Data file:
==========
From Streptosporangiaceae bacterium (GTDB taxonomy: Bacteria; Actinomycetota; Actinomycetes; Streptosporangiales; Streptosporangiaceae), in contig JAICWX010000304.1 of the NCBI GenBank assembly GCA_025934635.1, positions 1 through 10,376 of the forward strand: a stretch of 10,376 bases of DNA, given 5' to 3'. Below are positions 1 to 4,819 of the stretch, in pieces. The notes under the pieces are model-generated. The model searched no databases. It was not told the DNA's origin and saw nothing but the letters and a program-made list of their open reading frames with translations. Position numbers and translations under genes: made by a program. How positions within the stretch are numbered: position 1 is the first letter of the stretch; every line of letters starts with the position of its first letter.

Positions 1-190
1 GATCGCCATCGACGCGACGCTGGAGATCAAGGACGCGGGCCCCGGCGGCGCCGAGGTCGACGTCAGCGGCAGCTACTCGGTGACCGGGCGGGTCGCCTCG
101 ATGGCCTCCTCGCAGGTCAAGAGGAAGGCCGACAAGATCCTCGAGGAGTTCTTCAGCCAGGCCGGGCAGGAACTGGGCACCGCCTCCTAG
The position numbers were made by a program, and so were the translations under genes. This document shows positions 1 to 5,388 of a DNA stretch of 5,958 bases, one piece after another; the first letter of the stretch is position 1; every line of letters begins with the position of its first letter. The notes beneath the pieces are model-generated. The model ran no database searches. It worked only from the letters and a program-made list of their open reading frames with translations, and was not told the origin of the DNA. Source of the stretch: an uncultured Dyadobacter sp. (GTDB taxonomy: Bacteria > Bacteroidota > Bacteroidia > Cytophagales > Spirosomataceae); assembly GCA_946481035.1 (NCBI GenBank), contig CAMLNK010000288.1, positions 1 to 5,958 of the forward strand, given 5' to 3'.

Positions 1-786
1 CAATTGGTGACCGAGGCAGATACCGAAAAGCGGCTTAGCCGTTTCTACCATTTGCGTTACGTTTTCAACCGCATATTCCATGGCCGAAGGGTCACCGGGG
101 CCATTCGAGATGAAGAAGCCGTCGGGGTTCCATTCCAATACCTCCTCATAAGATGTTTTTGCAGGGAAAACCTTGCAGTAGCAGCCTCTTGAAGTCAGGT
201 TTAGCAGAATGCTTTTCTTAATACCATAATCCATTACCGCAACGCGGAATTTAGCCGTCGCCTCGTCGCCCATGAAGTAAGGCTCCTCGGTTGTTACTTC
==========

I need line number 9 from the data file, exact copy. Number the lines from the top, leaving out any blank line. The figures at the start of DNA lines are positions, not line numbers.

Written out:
201 TTAGCAGAATGCTTTTCTTAATACCATAATCCATTACCGCAACGCGGAATTTAGCCGTCGCCTCGTCGCCCATGAAGTAAGGCTCCTCGGTTGTTACTTC